This week we will be highlighting the energy and environmental promises from the manifestos of the major parties, vying for your vote on December 12th. We start today with Jo Swinson’s Liberal Democrats…
The Liberal Democrats have vowed to take urgent action to save the planet and tackle climate change if they win the upcoming general election.
The party claims to be the only party with a “radical, credible and detailed plan” to tackle the climate emergency as soon as possible.
It said: “We are the last generation that can stop irreversible climate change. We’ve already seen how floods and wildfires are becoming an ever more regular occurrence in our country.
“And, though we should be proud to be the first country to declare a climate emergency, we cannot ignore the fact that the government has done little else since then. In the meantime, it’s been young people who have consistently put the climate crisis back on the agenda with their inspirational climate strikes.”
It will prioritise implementing an emergency programme to insulate all of Britain’s homes by 2030, cutting emissions and fuel bills and ending fuel poverty.
The party also promises to invest in renewable power so that at least 80% of UK electricity is generated from renewables by 2030, ban fracking for good, protect nature and the countryside by tackling biodiversity loss and planting 60 million trees a year and invest in public transport and clean mobility technologies.
Tackling climate change
It would require all companies registered in the UK and listed on UK stock exchanges to set green targets, regulate financial services firms to encourage green investments and create new powers for regulators to act if banks and other investors are not managing climate risks properly.
Within government, it plans to establish a Department for Climate Change and Natural Resources, require departments to account for their own contribution towards meeting climate targets and set up Citizens’ Climate Assemblies to engage the public.
The Liberal Democrats hope to decarbonise the power sector completely, create new jobs and cut fossil fuel imports.
They would also accelerate the deployment of renewable power by providing more funding, removing restrictions on solar and wind and building more interconnectors to guarantee security of supply – the party also promises to expand community and decentralised energy schemes, support councils to develop local electricity generation and require all new homes to be fitted with solar panels.
On a domestic basis, the party pledges to cut energy bills, end fuel poverty by 2025 and reduce emissions from buildings, including by providing free retrofits for low-income homes and piloting a new subsidised Energy-Saving Homes scheme.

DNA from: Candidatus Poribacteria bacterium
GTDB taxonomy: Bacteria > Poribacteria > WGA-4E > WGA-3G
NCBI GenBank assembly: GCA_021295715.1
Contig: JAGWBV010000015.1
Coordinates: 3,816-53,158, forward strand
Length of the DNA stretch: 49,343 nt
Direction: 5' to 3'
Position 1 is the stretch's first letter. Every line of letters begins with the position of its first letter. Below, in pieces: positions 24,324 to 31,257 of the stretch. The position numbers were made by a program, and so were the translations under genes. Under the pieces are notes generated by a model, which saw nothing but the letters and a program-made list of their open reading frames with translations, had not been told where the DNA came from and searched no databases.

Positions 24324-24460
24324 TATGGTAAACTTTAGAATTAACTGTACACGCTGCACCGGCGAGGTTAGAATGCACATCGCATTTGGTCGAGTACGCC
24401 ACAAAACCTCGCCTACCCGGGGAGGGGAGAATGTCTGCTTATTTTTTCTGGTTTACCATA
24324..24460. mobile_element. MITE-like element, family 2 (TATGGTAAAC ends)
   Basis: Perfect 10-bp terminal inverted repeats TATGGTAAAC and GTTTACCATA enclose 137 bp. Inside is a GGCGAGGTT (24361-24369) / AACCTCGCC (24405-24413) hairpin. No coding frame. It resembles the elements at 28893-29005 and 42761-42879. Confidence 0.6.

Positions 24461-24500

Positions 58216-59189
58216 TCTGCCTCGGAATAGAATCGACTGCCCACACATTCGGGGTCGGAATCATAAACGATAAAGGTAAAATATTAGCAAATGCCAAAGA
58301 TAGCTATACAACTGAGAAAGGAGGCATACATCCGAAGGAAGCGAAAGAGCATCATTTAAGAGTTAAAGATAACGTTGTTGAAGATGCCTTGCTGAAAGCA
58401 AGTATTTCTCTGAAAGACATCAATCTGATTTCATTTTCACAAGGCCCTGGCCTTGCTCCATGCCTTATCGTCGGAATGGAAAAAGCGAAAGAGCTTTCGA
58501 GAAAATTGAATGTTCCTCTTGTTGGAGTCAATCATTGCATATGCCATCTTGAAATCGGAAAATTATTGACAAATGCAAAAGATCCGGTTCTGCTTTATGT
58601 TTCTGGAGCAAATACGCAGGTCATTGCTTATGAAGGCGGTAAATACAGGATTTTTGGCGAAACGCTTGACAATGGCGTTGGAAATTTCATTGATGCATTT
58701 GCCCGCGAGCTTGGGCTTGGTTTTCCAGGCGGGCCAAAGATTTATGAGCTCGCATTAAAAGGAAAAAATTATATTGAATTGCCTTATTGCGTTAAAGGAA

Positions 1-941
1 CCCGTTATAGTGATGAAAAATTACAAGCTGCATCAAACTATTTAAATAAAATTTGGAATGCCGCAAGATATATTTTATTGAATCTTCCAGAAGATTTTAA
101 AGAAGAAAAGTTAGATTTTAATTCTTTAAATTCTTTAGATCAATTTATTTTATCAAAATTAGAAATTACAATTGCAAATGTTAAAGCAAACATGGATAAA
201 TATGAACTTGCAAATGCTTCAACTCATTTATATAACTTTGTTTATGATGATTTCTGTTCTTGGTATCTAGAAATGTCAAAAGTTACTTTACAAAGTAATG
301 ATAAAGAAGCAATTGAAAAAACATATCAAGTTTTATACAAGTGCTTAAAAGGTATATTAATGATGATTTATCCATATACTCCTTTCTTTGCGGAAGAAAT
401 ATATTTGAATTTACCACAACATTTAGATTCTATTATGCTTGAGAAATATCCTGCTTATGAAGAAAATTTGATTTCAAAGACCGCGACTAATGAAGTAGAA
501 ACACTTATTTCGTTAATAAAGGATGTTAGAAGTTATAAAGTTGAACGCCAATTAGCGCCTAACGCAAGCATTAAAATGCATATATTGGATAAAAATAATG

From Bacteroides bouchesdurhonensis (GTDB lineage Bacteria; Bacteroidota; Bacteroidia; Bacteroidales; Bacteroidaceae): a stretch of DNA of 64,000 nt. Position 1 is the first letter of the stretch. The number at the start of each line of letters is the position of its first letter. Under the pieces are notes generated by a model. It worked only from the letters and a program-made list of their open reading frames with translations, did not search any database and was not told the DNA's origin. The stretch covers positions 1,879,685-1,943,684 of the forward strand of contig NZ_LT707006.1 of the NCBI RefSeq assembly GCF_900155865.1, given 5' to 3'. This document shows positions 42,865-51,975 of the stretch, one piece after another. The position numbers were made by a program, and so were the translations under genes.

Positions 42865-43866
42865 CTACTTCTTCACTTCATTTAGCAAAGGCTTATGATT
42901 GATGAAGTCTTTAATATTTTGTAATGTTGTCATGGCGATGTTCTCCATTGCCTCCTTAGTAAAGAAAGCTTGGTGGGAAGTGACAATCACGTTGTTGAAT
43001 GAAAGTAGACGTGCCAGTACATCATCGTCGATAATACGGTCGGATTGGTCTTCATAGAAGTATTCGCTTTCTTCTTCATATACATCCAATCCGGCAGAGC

It would require all new homes and non-domestic buildings to be built to a zero-carbon standard by 2021, rising to a more ambitious standard by 2025.
Cleaning up business and industry
Turning its attention towards business and industry, the manifesto promises to reduce emissions from industrial processes by supporting carbon capture and storage technologies, as well as new low carbon processes for cement and steel production.
It would ban non-recyclable single-use plastics and replace them with affordable alternatives, aiming for their complete elimination within three years, as a first step towards ending the ‘throwaway society’ culture and an ambition to end plastic waste exports by 2030.
Protecting the planet
The Liberal Democrats stress it is vital to protect the natural environment and reverse biodiversity loss. It commits to support farmers to protect and restore the natural environment alongside their critical roles in producing food, providing employment and promoting tourism, leisure and health and wellbeing.
A Nature Act would be used to help restore the natural environment through setting legally binding near-term and long-term targets for improving water, air, soil and biodiversity, supported by funding streams of at least £18 billion over five years.
Accelerating sustainable transport
The manifesto pledges to invest in public transport, buses, trams and railways to enable people to travel more easily while reducing their impact on the environment. and accelerate the transition to ultra-low-emission cars, buses and trains through taxation, subsidy and regulation.
It aims to ensure that by 2030, every new car and small van sold is electric, while a new Clean Air Act, enforced by a new Air Quality Agency, would enshrine the legal right to unpolluted air for all citizens.